It’s kind of like explaining the appearance of a person at two underground stations virtually at once, by saying it makes perfect sense if you add a few dimensions and consider that the person stepped into a wormhole at one station and emerged on the other. No big deal.

          This is not what string theorists would probably say, and I’m hardly one in position to be too convinced of my own conclusions here, but after reading Not Even Wrong by Peter Woit and The Trouble With Physics, also by Smolin, I found myself resonating with their encampment. The trouble with string theory is that despite being mathematically dazzling (to those who can comprehend such things) it explains past observations but hasn’t produced any new predictions that could be tested. So, it has yet to be truly scientific in a sense, because it hasn’t taken the plunge of making predictions capable of being falsified. All of which is to say, I’m not sure what sort of book Lisa Randall wrote, and thus am not sure if it is or isn’t a good bellwether of the overall possibilities to be explored in the non-technical literature.

          I would agree you can’t get anywhere with physics, if I am correct in surmising that your own notion of getting somewhere might involve realizing inner peace and freedom from suffering. I must confess I find such pursuits daunting, and on occasion need to invest at least a modicum of my time in going nowhere, just for the fun of it… 🙂 I can only say that if you don’t experience a twinge of wonder at a chain of events that begins with Einstein imagining that space must be curved, then leads through a long string of sordid logical constructs to the realization that such an idea further implies that the radiation of an electron must red shift in a gravitational field, and ends with a pack of graduate students and some radio parts, wires and batteries confirming this through experiments conducted in the stairwell of an academic building– then this just might not be your thing! I find such chains of custody of “insights” into the natural world breathtaking– as if the truth is changing shape and color all the time, and wriggling past us in every moment.

          I like your definition of time as being a partial awareness. This does make sense to me. I wonder if the awareness you felt was what A Course of Love describes as (something like) the all of all and the nothing of nothing. Without the differentiation that occurs through relationship, then everything and nothing are the same, and perfectly non-existent in a sense. There is also a lovely sentiment (to me) contained in A Course of Love which suggests prayer rightfully conceived is the remembering of what is, because what truly is, is timeless… I wonder if this isn’t a very close relative to the ‘Sati’ you have described.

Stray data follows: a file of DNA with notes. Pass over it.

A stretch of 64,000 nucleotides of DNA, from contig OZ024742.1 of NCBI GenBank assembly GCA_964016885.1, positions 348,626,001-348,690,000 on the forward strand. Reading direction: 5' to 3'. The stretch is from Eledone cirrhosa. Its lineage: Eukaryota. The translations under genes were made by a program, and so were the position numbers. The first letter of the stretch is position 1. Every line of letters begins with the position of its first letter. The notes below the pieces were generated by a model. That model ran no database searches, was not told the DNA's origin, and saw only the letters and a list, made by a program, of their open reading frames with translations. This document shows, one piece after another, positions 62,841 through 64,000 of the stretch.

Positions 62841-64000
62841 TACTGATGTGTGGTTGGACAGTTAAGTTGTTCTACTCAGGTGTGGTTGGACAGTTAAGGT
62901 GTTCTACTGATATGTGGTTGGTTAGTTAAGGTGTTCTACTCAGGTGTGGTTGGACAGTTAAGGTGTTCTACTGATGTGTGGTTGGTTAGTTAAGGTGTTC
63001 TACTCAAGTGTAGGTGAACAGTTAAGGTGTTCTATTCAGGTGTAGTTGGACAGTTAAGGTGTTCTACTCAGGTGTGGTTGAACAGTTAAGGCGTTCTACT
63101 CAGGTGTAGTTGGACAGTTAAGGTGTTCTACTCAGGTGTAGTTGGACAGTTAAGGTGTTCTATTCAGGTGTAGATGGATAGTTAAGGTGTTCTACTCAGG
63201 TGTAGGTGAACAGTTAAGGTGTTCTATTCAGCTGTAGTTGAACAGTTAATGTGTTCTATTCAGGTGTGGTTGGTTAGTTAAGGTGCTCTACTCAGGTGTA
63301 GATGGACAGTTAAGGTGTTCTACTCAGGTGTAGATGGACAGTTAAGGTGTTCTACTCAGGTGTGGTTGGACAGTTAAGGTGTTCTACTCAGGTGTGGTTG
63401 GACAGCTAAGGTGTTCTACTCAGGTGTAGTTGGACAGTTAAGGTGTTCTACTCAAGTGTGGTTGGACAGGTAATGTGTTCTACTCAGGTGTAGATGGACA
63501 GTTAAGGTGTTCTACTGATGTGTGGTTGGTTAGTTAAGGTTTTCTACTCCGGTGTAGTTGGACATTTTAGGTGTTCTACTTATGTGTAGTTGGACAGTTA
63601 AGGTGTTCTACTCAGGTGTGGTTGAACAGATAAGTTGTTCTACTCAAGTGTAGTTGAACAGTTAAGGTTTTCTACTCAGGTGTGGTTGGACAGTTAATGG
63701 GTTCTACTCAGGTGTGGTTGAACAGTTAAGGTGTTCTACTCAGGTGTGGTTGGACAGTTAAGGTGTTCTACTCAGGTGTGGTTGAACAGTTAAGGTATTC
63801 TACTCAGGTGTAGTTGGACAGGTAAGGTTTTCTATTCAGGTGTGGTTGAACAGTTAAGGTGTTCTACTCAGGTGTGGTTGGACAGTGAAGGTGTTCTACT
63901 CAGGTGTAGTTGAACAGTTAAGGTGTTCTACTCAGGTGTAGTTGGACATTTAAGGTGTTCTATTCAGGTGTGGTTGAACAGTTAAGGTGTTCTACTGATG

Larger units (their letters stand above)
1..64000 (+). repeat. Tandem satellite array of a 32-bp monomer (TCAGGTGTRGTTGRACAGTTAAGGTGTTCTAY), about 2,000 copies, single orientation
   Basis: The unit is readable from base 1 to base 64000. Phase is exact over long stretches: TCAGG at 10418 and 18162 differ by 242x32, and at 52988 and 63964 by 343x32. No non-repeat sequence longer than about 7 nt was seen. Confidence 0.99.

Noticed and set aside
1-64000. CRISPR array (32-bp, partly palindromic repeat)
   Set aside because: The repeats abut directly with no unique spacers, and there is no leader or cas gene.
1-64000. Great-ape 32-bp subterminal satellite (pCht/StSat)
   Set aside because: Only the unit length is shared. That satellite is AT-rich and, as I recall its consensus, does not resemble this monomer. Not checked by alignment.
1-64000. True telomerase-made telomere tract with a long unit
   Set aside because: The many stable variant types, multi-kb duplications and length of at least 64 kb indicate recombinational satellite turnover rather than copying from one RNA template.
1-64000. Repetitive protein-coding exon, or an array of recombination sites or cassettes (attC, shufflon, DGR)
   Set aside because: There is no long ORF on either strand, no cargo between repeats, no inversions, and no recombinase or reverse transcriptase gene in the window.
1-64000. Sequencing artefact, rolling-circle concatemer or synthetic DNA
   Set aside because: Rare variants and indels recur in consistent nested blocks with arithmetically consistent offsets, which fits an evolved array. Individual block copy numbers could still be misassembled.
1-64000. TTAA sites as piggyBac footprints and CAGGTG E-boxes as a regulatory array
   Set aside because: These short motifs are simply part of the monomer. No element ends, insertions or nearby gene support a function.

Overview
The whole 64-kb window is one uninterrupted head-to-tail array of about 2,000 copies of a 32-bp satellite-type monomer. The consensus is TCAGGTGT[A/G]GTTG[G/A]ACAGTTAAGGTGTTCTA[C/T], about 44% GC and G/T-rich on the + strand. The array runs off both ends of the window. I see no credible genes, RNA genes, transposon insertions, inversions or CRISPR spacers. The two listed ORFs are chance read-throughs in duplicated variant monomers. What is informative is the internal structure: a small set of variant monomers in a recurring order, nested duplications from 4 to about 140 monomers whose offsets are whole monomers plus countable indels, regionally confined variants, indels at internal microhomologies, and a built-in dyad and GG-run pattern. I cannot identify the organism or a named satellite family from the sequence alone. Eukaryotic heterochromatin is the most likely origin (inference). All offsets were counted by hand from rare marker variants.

Thank you for engaging with me here, Hariod, despite the foul taste this essay might have left. I do very much appreciate and savor it…

          Michael

          Liked by 1 person

          • Marvellous Michael; thank you. My inability to engage in the subject matter is entirely a reflection of my own intellectual inadequacies and nothing whatsoever to do with the style of your essay, which, as ever, is faultlessly eloquent. How marvellous that you should have been able to meet with a famously great scientific mind, and to discuss these ground-breaking ideas. I would be utterly lost for words in such a situation, being unable even to articulate a relevant question. Still, I have met George Harrison though, and he loved the same things as me so that was easy! Hare kṛṣṇa hare kṛṣṇa kṛṣṇa kṛṣṇa hare hare hare rāma hare rāma rāma rāma hare hare! 😉

            Liked by 2 people

            • Hariod, how wonderful! George Harrison and Thom Yorke both… Truth is, I was a little lost for words, but Mendel carried me through it. He was a teacher and a lover of ideas, and his Jewish faith nestled quite nicely in his heart alongside of his mathematical and scientific pursuits. Being a teacher at heart, all it took was some good-hearted clumsiness on my part to get him going… 🙂 He also told a few stories of the seedy underbelly of the physics community– the politick of ideas, the cliques, the “popular” ideas and the “unpopular” ones that die on the vine and aren’t explored. Like any human endeavor, it is plagued at times by group-think and jockeying for position. The ideas that captivate the general public and command the government dollar are not always the best or most promising, and of course, the victors get to tell the story…

              Liked by 1 person

  5. Thanks for this long and thought provoking essay.